Isotopes are alternative “versions” of elements that have a different atomic mass but the same atomic number. The atomic number of an element is simply the number of protons present in its atom, while atomic mass depends on how many neutrons it has. Isotopes of the same element have different quantities of neutrons, though the proton count is the same. Scientists divide isotopes into two main types: radioactive and stable. Both types see wide use in several industries and fields of study.
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Stable isotopes help identify ancient rocks and minerals. Radioactive isotopes produce energy and serve in science, medicine and industry.
Stable isotopes have a stable proton-neutron combination and do not display any sign of decay. This stability comes from the amount of neutrons present in an atom. If an atom has too many or too few neutrons, it is unstable and tends to disintegrate. Since stable isotopes do not decay, they do not produce radiation or its associated health risks.
Uses of Stable Isotopes
Scientists performing environmental and ecological experiments use stable isotopes of oxygen, hydrogen, sulfur, nitrogen and carbon. For example, in geochemistry, scientists study the chemical composition of geological materials such as minerals and rocks. Stable isotopes are dependable tools for determining many facts about geological materials, such as their age and where they came from.
Radioactive isotopes have an unstable combination of protons and neutrons. These isotopes decay, emitting radiation that includes alpha, beta and gamma rays. Scientists classify radioactive isotopes according to their creation process: long-lived, cosmogenic, anthropogenic and radiogenic.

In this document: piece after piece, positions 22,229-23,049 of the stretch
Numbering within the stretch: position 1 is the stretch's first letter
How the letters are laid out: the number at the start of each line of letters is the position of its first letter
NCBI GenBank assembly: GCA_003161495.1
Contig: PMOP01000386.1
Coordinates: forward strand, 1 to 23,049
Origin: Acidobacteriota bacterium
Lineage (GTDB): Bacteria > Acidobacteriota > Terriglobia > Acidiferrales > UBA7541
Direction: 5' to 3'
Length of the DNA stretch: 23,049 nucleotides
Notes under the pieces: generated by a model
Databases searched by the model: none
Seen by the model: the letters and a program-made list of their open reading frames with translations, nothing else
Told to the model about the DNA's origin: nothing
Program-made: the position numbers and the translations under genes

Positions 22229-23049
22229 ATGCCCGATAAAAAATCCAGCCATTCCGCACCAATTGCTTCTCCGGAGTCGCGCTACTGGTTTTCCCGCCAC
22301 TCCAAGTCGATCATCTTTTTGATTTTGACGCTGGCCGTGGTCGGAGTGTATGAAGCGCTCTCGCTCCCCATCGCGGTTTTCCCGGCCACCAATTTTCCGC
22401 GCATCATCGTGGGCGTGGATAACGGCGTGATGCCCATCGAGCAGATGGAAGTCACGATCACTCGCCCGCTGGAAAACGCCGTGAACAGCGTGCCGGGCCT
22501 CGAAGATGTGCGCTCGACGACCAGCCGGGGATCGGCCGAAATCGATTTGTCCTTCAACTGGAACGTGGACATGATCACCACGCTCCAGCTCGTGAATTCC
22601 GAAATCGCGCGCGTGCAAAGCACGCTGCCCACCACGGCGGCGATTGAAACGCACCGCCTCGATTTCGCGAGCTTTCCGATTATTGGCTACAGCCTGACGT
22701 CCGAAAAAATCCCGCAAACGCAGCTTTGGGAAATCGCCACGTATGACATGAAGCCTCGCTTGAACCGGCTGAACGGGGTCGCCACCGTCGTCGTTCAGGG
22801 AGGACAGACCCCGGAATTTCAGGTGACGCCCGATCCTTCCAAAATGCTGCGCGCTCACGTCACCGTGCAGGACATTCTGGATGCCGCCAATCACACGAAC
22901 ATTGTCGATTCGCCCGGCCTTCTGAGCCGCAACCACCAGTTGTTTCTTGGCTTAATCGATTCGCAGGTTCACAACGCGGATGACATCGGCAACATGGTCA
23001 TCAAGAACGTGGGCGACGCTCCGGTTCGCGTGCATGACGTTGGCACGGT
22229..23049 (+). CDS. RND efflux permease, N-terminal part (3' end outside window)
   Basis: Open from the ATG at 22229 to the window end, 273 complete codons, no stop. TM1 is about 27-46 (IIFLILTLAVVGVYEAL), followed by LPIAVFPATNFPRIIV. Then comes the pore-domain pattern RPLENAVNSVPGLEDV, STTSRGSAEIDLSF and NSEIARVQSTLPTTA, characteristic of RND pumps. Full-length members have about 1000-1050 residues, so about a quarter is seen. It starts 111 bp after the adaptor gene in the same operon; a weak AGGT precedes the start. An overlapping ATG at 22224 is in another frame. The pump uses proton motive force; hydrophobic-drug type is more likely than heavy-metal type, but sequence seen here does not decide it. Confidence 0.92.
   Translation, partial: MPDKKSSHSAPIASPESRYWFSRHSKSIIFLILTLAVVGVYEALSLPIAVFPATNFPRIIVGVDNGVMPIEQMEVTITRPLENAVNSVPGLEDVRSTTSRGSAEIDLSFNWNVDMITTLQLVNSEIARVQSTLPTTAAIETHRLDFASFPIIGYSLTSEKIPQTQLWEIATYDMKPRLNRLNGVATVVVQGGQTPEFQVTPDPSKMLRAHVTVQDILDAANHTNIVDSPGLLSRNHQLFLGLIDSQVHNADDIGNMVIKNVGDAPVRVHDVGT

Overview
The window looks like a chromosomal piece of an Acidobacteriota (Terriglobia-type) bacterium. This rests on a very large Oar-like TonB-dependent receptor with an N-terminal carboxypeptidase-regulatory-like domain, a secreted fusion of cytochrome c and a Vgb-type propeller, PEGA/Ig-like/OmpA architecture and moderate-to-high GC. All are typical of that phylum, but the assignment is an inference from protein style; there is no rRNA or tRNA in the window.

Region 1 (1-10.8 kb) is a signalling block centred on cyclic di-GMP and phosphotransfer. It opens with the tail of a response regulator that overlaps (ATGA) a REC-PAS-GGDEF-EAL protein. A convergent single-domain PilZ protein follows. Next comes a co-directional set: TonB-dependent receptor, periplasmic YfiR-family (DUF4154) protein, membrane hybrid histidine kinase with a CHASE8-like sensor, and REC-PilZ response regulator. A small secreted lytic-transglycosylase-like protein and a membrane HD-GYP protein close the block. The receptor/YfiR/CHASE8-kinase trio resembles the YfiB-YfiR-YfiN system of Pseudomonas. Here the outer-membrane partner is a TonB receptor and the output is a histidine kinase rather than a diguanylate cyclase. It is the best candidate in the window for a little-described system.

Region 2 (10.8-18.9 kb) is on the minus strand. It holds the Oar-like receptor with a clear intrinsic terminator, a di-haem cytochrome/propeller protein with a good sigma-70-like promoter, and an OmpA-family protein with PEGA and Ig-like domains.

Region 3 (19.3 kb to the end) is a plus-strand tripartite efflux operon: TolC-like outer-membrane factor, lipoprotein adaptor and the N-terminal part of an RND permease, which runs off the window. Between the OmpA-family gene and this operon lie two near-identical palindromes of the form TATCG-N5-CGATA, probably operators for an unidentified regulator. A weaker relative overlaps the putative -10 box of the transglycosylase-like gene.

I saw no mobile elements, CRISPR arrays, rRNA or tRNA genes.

Long-lived radioactive isotopes emerged during the creation of the solar system, while cosmogenic radioactive isotopes occur as a reaction of the atmosphere to cosmic rays emitted by stars. Anthropogenic isotopes come from human-made nuclear activities, such as weapons testing and nuclear fuel production, while radiogenic isotopes are the end result of radioactive decay.
Uses of Radioactive Isotopes
Radioactive isotopes find uses in agriculture, food industry, pest control, archeology and medicine. Radiocarbon dating, which measures the age of carbon-bearing items, uses a radioactive isotope known as carbon-14. In medicine, gamma rays emitted by radioactive elements are used to detect tumors inside the human body. Food irradiation -- the process of exposing food to a controlled level of gamma rays -- kills many types of bacteria, making food safer to eat.
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